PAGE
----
October 22, 2021
Creating Messaging that Resonates Across Cultures
If you have ever felt like the marketing messages, you were putting into the world were falling on deaf ears your marketing might need to be culturally validated.
It is becoming more important than ever for businesses to recognize that their audiences might not be coming from the same place as them culturally.
Marketing textbooks are full of examples of marketing bungles where companies entered a market with a culturally deaf strategy that catastrophically failed. While you may not face catastrophes of that scale with your businesses, culture will still affect you. It may be as subtle as you and your clients having different motivators. If you have ever felt like the messages you were putting out there were falling on deaf ears, this might help explain why. I want to give you some tools to create messages that resonate across cultural divides.
How do we do that?
In this article, we will explore how to identify the problem your customer is facing and articulate it in a culturally agile way. Then we will examine how to position your solution and the transformation that comes from it in a way that will resonate with your audience regardless of their culture.
But first, it is important to recognize that no amount of intercultural intelligence can fix marketing that:
Doesn’t focus on a real problem that your customers are experiencing.
Puts your company at the center of the story instead of the customer.
Identify the Core Problem
Start by taking your message and boiling it down to the core external issue that you are solving for your audience. Is it a career coaching course that equips them to find a fulfilling job or a healthcare clinic that helps sick people get the care they need? Either way, boil it down to that core issue.
Once you have that core problem, you can begin applying intercultural intelligence. My favorite tool for this stage is KnowledgeWorkx’ Three Colors of Worldview. This is based on the three fundamental cultural motivators that mix together to drive every culture in the world.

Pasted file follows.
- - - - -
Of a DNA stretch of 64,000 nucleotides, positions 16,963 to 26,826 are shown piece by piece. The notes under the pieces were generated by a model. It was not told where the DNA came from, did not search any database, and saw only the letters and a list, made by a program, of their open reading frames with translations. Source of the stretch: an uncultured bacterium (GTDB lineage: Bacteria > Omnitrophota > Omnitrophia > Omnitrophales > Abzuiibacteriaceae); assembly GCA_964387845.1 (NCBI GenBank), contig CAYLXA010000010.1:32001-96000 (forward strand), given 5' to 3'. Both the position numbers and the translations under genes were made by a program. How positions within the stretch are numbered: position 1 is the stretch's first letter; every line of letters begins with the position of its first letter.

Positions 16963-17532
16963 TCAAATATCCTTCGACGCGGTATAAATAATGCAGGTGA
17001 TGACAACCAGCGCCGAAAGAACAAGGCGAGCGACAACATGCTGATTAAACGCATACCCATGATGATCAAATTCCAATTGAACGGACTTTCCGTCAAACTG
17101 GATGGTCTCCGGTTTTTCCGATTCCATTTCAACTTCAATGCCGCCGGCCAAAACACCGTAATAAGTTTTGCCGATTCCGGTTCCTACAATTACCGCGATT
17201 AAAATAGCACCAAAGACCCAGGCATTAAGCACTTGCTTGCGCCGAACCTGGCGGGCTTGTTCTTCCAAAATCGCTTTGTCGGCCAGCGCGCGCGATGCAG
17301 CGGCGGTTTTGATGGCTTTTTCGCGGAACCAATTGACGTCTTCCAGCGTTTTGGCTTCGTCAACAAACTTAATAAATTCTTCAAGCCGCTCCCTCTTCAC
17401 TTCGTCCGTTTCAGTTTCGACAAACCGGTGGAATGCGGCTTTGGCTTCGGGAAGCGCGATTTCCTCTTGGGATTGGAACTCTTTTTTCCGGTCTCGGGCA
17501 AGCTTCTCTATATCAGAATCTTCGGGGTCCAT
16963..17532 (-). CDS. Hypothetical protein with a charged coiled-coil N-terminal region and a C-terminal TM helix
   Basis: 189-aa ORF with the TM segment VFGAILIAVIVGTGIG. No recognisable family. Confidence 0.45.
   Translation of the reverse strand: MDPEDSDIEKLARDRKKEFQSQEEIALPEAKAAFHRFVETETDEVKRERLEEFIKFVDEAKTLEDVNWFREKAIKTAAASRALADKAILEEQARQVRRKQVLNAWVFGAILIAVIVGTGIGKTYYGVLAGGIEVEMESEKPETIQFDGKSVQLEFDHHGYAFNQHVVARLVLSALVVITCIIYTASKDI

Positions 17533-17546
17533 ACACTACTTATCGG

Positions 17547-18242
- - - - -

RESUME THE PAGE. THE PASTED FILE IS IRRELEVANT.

Now explore the internal emotions created by that external problem your customer is experiencing. Do they feel a lack of purpose because of their unfulfilling job? Do they feel shame because of health struggles they have been dealing with? Are they afraid that they won’t be able to get another job if they leave the one they have? Whatever those internal problems are, brainstorm them and write them down.
Now take a step back and look at the internal problems that you wrote down:
It will help you to have at least six different ones. The three worldview drivers are innocence-guilt, honor-shame, and power-fear. Now categorize the internal problems you wrote down into each of those drivers. You should be pulling out problems where people feel some or all three of those. If you find one driver is weighted more heavily than the others that might mean that is your primary driver. However, that doesn’t mean it is your customer’s primary driver. Try to get one solid internal problem for each one. Are your customers experiencing shame, guilt, or fear because of the problems they are facing?
Culturally Validating the Solution
Next, work on the solution. Since you are helping them solve the problem they are facing, they don’t have to feel that shame, guilt, and fear. Instead, they can be empowered, honored, positioned in the right by your solution. Brainstorm the ways that your solution places your clients in greater control of their situation. Think about how it will bring them honor in their community. How will it make it easier for them to do the right thing?
Bringing It Together
Now that you have done the background work, you can bring it all together to craft your interculturally intelligent message. Combine the best internal problem from each driver to create an interculturally validated motivator. Now place that into the broader messaging framework.
In this message, your customer should be at the center of the story, and you should clearly explain the external problem and emotions that they are facing. Then offer them your product as the solution and explain the transformation that occurs. In the end, the message should be one that empowers, does right by, and honors your customers.
Since you don’t know who will be reading your work make sure that your piece appeals culturally to as many readers as possible:
That is why it is essential to write in such a way that it will resonate with them because it speaks to their cultural motivators. You need to communicate how your product does right by them and helps them do right by others. Your message should make whoever is reading it feel honored. Your copy should make your audience feel empowered because of the solution you offer.
With those messages embedded in your communication, you will find that your messages are going to resonate across cultures.
If you are still struggling to reach across cultures with your messaging schedule a call to get customized solutions to your challenges.
Check out more articles on our KnowledgeWorkx Resource page.
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